Charka’s plan on taking over the Celestra involved somehow changing the shuttles flight plan – which apparently you can do without the pilot noticing – and then turn off all energy and beacons aboard the Celestra, basically “Going Dark” so that the shuttle can neither find the Galactica or backtrack to the Celestra. Thus the shuttle would fly through the void of space until eventually running out of fuel and air. This plan fails when the mutineers agree to alter the shuttle’s computers to act as ion tracking sensors to locate the Celestra, in exchange for fair hearings regarding their mutiny. Apollo is able to land the shuttle inside the Celestra landing bay undetected, because going dark also prevents them from detecting approaching ships. Apollo, Starbuck, Kronus and the mutineers storm the bridge and take it after a brief laser battle, where Commander Kronus dies while regaining control of the helm, or really in this case it’s the ships joystick.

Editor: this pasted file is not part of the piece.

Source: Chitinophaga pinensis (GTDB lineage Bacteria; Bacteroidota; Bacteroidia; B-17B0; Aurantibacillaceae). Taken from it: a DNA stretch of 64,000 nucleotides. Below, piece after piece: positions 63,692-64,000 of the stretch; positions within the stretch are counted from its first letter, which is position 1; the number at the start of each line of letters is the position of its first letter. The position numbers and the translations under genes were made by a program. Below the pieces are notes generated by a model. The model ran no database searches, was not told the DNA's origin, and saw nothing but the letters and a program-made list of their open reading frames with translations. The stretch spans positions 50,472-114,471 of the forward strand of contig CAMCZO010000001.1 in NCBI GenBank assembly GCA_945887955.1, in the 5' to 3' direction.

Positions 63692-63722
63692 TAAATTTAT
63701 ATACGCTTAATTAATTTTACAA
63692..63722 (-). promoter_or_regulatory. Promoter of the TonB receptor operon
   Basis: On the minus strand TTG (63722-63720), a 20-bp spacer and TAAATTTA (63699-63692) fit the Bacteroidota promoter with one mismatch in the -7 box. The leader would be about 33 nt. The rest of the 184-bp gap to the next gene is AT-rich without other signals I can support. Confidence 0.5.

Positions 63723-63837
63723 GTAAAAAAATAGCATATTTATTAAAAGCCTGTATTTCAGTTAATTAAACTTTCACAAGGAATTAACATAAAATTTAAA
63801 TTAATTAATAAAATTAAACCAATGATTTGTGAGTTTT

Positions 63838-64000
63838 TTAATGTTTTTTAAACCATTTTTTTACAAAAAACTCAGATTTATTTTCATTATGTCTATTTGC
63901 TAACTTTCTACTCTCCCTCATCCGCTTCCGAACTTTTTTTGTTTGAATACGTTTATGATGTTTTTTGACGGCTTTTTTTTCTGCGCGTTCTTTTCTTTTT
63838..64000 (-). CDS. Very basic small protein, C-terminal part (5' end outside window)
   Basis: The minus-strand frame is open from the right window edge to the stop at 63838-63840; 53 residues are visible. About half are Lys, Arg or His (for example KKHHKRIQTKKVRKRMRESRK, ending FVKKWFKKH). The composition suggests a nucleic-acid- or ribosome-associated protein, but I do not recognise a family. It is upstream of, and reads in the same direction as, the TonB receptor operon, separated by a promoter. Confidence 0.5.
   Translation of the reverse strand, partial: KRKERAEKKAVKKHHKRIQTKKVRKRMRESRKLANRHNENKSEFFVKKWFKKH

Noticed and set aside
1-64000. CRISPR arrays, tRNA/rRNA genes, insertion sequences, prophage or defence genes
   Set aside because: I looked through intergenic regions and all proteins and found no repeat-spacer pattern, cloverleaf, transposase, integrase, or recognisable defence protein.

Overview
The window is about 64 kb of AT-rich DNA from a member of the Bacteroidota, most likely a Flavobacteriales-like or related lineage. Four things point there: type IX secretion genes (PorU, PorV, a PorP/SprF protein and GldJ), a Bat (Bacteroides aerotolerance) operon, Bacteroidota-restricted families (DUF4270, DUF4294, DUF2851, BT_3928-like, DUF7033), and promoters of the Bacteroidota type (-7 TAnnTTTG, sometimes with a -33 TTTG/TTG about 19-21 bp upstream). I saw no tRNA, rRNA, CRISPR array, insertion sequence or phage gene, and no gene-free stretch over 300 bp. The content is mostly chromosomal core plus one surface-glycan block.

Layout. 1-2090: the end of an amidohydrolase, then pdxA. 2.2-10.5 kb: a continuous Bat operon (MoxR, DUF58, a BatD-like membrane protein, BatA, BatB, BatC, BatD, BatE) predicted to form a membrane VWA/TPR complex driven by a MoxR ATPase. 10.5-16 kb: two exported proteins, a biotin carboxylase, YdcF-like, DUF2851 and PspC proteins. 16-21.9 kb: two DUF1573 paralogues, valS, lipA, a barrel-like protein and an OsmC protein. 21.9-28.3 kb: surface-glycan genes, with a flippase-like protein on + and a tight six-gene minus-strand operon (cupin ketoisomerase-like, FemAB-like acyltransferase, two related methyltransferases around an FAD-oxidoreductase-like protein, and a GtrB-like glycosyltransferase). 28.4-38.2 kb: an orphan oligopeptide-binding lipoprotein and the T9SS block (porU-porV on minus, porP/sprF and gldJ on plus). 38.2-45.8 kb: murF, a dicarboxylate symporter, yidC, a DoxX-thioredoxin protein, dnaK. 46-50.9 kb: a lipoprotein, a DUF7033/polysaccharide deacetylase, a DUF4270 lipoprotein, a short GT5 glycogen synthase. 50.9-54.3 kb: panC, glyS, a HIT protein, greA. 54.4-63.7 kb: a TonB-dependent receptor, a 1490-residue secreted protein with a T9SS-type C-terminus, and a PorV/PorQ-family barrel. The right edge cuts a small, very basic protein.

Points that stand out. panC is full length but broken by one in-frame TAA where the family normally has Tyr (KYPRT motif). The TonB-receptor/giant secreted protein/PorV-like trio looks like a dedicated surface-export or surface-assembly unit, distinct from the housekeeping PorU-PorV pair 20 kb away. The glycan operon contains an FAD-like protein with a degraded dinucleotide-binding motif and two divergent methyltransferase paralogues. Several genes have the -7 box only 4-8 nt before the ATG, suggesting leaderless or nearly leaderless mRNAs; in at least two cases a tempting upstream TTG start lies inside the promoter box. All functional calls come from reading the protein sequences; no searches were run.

So the day is saved and the idiot Kronus gets his noble martyrs death, but despite Adama’s (Lorne Greene) wonderfully eulogy extolling the virtues of the man it should be clear to everyone that most of the events that led to two bloody mutinies were entirely his fault, and that this is just a blatant cover-up of how mismanaged the fleet really is. Starbuck and Aurora patch up their differences, and they separate on good terms, she to lover boy Damon and Starbuck back to walking doormat Cassiopeia, which is just terrible as she is the only character I have any sympathy for in this episode. When Sheba (Anne Lockhart) asks her why she doesn’t go after Starbuck she informs her friend that, “A relationship based on possession isn’t for me. I… I don’t want to own Starbuck, or anyone else for that matter. If what he and I have together is worth anything at all, we’re gonna… we’re gonna survive all this.” Laurette Spang’s Cassiopeia is probably the most fleshed out and interesting character in the whole series, so it’s a shame that the show got cancelled before we had some good episodes focusing on her.
For the index of reviews click here: Battlestar Galactica: The Complete Series
Take the Celestra
Episode Rank - 5.5/10
A tepid Captain Bligh and two groups of inept mutineers do not make for great dramatic television.